You should begin by explaining what its implementation will mean to them in real terms; what it is going to look like and how it may impact them. In turn, organisations must work to create a collective mindset that is open to meeting this type of change, rather than resisting it. Technological advancements will not wait around for anyone and doing this will help to ensure that it is being driven by people, and for people.

The fact of the matter is that - rather than taking over someone’s entire role - automation is far more likely to target specific task management needs, within an employee’s role, particularly ones that are repetitive or involve basic problem-solving and tend to be regarded as low-value work. These often use up a lot of time and effort, and restrict more meaningful work being done. 

People are hired for their skills and the way in which they use these to foster innovation and creativity, and ultimately have a significant impact on a company’s growth and bottom line, not simply to track their time and respond to inane emails. 

Improving reliability

This move to automating tasks isn't just founded by a desire to excise repetitive admin and free up time, it is also to improve reliability and remove human error from the equation. In some cases, AI will be used to fulfil tasks that go beyond current human capabilities, but there is still no need to fear its impending takeover. 

By processing thousands of data points to identify emerging patterns and trends, AI can actually increase the quality of high-value work, tasks that contribute to long-term missions, values, and goals, and ultimately inform a better service, analysis or product. Unsurprisingly, when workers don’t have to scroll through calendars for open meeting slots, build spreadsheet reports to look for insights, or spend their day answering the same questions again and again, they become infinitely more productive.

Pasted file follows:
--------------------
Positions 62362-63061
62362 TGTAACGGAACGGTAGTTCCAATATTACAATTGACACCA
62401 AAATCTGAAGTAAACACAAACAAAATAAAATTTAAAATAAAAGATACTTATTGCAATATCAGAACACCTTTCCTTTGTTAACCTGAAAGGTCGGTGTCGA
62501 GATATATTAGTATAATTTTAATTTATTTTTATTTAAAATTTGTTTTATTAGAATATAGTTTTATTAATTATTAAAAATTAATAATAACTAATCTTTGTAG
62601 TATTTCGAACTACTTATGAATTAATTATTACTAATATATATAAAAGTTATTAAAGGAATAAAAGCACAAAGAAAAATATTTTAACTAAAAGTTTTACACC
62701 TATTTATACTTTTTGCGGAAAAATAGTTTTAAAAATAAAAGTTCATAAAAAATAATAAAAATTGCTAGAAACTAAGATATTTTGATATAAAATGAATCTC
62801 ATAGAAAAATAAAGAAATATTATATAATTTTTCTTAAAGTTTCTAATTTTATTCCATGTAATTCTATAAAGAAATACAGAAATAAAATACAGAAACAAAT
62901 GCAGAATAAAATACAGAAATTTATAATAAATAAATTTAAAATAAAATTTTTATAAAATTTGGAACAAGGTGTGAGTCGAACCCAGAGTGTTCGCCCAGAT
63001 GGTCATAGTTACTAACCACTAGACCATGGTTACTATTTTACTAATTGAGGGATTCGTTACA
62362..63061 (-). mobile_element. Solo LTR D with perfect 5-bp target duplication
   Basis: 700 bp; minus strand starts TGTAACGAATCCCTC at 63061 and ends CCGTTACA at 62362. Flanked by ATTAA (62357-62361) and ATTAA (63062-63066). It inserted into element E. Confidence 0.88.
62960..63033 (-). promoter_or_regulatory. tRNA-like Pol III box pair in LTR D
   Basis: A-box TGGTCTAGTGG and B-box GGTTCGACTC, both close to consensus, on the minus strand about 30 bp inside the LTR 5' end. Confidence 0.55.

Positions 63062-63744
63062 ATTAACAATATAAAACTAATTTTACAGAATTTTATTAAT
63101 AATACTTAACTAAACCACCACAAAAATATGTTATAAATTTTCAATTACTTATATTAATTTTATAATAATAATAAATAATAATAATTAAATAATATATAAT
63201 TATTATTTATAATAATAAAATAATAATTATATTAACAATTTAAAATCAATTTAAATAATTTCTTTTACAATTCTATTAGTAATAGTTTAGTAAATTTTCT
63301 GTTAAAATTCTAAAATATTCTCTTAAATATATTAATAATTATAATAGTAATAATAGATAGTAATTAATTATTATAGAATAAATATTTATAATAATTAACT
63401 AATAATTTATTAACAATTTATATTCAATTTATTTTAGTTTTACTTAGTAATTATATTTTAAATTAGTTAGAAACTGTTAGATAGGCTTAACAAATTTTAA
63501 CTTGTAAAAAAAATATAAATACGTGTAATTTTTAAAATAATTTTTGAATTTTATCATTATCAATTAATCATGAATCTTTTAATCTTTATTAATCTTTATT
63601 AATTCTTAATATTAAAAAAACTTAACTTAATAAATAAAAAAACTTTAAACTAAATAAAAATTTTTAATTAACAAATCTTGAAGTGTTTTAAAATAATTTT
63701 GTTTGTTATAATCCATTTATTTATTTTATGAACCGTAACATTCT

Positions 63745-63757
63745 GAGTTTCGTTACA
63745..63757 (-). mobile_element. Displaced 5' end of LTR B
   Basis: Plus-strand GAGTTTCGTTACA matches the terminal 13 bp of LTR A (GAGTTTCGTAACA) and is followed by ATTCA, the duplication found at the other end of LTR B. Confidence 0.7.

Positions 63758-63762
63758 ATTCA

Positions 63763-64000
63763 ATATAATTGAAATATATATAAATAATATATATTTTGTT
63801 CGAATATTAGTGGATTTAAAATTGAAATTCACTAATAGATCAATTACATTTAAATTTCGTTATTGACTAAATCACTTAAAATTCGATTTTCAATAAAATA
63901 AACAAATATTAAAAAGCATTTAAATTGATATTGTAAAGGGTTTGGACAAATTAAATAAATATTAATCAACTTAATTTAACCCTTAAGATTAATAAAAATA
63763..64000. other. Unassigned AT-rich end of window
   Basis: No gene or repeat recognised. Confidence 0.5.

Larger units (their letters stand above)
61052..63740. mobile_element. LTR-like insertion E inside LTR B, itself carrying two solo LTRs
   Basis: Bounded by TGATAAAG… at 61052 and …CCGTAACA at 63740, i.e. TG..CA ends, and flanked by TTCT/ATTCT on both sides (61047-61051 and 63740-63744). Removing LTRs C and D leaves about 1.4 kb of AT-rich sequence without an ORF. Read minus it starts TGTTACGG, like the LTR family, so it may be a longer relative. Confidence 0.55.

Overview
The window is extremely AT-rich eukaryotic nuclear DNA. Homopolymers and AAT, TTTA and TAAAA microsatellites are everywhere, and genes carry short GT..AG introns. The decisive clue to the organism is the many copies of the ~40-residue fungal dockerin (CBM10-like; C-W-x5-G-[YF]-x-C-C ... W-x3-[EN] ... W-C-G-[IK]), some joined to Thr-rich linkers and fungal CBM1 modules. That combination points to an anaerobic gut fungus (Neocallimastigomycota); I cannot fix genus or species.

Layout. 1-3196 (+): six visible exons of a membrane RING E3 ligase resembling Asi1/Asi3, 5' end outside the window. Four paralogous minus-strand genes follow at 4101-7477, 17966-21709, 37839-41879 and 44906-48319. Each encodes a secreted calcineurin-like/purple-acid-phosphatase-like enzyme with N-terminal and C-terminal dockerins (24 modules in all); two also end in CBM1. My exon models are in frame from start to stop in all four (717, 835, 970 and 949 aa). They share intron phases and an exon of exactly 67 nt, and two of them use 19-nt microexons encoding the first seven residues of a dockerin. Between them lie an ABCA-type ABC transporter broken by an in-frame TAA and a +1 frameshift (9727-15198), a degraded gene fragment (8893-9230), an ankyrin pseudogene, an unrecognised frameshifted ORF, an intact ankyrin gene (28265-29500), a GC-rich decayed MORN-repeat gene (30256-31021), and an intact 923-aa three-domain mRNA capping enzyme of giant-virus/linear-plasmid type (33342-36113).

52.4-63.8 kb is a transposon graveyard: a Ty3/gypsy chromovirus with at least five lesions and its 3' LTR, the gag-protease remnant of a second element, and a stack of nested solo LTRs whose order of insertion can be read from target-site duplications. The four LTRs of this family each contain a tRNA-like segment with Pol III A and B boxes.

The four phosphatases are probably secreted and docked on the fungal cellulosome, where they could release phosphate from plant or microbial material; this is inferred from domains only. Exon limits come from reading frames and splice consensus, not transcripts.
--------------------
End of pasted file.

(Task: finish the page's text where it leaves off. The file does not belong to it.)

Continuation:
New roles for machines

In its 2019 report, ‘From Jobs to Superjobs’, Deloitte acknowledges that while the roles of today are more machine-powered and data-driven than in the past, they also require more human skills such as problem-solving, communication, interpretation and design. Therefore, as machines take over repeatable tasks and employees’ work becomes less routine, a number of jobs will quickly evolve into what they deem to be ‘superjobs’. 

These will be made up of the aforementioned higher-level skills, which do not necessarily correspond to fixed tasks, and leverage the significant gains when it comes to productivity and efficiency that arise when working with AI technology. As a result, organisations are being encouraged to create more agile, less rigidly defined positions and roles for their employees. 

AI offers a huge opportunity to the business world and should be viewed as a useful creative assistant, rather than a competitor or replacement. Careful integration of the technology will not only have a marked impact on a company’s profitability but also, as a result, a dramatic bearing on the longevity of a business.

 

Mathias Mikkelsen is the CEO and Founder of Memory.